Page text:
New Delhi: The Supreme Court Friday said it will commence the final hearing of a decade-old contempt case against advocate Prashant Bhushan from 4 August.
“We need to hear the matter. This case needs to be heard by someone. We need to start the hearing at least,” said a bench led by Justice Arun Mishra-led and comprising Justices B.R. Gavai and Krishna Murari.
The same bench had issued a fresh contempt notice against Bhushan Wednesday for his tweets on Chief Justice of India (CJI) S.A. Bobde as well as other CJIs. The bench took a view that Bhushan’s tweets had brought disrepute to the judicial institution. Notices were also issued to Attorney General K.K. Venugopal and Twitter Inc.
The case heard Friday dates back to 2009 when Bhushan gave an interview to Tehelka magazine where he had allegedly made serious imputation against the then CJI S.H. Kapadia by stating that the top judge had heard a matter involving Sterlite company despite holding shares in it. The complaint was made by senior advocate Harish Salve, who was the amicus curiae in the Sterlite case.
In the same interview, Bhushan had claimed that half of India’s last 16 CJIs were corrupt.
Bhushan’s father and former Union law minister, senior advocate Shanti Bhushan, had earlier sought to implead himself as a party in the case. He had filed a detailed affidavit in a sealed envelope, asserting the allegations made by his son were correct. The matter was last heard in 2012.
Hold open court hearing, say Bhushans
In his address to the court Friday, Shanti Bhushan urged the judges to hold an open court hearing of the matter. Due to his age, it is very hard to address the court via video-conferencing, he told the bench.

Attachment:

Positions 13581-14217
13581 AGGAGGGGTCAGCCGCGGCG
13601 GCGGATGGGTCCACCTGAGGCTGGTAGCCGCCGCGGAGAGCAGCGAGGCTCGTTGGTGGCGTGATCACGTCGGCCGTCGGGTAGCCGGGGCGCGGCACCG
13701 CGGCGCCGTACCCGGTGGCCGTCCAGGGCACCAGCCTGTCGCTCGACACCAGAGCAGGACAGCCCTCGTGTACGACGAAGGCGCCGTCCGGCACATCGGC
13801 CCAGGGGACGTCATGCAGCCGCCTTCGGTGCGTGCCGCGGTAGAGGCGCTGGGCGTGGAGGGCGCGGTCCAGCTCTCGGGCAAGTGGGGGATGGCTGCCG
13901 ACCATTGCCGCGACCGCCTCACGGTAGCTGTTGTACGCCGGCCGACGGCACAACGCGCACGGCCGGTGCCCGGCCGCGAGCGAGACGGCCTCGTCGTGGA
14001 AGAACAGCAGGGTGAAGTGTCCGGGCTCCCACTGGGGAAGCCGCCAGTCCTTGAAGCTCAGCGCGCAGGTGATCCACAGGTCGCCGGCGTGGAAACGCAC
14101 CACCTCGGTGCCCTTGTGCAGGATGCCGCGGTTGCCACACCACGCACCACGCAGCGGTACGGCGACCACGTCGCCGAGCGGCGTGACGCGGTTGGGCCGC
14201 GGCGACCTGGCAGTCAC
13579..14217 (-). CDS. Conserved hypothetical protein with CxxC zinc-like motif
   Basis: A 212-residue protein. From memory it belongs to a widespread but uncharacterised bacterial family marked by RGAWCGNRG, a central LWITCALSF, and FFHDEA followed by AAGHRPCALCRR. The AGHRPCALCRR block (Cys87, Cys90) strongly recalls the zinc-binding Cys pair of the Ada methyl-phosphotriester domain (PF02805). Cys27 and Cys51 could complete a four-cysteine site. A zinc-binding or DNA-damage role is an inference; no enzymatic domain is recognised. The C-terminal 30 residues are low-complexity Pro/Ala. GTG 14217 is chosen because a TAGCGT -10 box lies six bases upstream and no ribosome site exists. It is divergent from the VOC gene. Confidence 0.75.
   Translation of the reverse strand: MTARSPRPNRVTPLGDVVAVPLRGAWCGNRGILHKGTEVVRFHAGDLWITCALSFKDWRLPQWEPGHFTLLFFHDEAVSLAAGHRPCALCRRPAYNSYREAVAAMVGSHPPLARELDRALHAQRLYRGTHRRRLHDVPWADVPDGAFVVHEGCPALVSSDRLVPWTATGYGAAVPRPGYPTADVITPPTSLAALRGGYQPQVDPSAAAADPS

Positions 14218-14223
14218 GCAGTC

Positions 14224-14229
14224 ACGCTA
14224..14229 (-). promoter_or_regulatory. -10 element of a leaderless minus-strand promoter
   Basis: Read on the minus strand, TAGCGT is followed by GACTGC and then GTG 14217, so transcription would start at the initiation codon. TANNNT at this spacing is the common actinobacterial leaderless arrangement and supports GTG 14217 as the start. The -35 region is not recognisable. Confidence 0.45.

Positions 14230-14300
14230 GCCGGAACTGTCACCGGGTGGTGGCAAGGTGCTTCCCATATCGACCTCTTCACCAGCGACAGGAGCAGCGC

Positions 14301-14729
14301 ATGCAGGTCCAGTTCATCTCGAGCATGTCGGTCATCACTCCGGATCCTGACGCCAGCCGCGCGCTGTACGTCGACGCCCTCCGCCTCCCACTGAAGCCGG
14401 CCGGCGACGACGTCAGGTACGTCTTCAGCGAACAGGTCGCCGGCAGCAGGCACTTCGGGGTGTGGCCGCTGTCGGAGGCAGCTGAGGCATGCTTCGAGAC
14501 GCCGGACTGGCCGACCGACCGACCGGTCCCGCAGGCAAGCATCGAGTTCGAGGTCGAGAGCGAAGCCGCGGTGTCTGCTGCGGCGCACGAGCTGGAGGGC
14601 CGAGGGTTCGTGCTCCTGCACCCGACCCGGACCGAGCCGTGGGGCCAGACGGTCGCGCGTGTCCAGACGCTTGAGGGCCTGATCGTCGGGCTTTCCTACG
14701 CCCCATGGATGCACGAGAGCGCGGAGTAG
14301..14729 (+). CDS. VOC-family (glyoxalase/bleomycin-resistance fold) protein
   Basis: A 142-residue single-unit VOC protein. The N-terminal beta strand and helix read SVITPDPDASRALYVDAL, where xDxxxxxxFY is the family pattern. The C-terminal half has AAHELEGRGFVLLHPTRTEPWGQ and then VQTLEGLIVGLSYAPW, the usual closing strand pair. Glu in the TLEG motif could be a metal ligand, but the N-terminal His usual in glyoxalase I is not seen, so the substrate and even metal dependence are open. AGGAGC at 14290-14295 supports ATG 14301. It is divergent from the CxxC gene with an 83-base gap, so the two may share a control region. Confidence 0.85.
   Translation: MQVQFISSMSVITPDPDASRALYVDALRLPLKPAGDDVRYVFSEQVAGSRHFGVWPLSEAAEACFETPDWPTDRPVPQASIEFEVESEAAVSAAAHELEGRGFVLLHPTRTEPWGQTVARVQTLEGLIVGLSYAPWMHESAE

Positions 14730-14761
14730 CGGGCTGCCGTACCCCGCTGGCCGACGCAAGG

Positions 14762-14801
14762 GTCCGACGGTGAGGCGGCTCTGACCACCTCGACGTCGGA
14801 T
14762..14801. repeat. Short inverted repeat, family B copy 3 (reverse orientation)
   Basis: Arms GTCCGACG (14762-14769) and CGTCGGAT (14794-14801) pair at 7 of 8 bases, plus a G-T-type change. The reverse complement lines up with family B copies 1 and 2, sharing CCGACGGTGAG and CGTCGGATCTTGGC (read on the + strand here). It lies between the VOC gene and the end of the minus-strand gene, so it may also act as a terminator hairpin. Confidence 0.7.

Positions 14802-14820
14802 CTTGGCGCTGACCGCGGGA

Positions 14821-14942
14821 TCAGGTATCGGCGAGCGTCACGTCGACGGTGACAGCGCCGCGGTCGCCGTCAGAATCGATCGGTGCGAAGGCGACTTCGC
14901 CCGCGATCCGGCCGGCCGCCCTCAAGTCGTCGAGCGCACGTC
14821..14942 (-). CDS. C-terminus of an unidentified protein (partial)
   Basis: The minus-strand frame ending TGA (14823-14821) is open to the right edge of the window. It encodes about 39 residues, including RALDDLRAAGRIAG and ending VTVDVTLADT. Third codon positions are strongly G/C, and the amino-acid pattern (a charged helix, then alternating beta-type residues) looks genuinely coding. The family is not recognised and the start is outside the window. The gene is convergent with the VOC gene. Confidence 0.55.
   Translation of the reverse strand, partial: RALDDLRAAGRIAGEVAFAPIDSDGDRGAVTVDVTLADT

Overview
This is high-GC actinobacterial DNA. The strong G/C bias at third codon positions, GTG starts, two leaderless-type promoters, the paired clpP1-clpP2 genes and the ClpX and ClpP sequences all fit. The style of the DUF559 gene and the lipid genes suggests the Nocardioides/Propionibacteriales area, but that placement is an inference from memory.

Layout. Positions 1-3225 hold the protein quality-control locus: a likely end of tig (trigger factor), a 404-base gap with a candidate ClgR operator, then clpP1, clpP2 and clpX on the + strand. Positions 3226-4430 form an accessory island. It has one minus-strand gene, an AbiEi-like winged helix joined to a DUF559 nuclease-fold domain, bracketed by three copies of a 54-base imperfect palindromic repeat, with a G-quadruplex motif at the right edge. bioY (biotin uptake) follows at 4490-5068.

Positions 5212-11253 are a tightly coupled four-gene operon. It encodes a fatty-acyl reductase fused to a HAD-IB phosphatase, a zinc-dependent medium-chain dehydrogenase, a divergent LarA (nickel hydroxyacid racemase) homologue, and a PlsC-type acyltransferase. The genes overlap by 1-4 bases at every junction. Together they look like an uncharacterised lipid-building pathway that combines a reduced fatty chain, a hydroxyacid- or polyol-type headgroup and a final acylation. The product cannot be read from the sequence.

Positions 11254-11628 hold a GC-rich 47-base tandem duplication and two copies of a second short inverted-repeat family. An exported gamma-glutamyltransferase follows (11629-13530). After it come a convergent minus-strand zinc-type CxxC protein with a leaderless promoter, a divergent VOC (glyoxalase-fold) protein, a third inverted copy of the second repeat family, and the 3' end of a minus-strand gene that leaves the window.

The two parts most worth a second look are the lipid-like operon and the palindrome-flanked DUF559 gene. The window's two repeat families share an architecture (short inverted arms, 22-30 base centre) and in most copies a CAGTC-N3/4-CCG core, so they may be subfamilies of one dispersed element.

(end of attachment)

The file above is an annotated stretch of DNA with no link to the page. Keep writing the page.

“I request to adjourn the matter to when normal court proceeding is resumed. It’s an old case. It has waited for these years, it can wait a few more weeks for normal functioning to resume,” he submitted.
Senior advocate Rajeev Dhawan, on behalf of Prashant Bhushan, voiced a similar view. He said his own case papers have been locked away. “Old records will have to be gone into. Questions of law will have to be considered whether a special bench should take up matter. We need time to go through records,” Dhawan said.
Shanti Bhushan then insisted on arguing his impleadment application. However, the bench was reluctant to hear it.
“Mr Bhushan, you are too senior to be impleaded in the matter. We don’t want to inconvenience you,” it said.
“Your application says in case your son is held guilty you would be willing to go to jail. That is not a legal argument that we would hear. Argument made out of love and affection is not a legal argument,” the bench added.
Salve, too, pointed out that some of the papers of the case are in office in New Delhi and he needs to get them. Senior advocate Kapil Sibal appeared for Tehelka and said he also required some time to study the papers.
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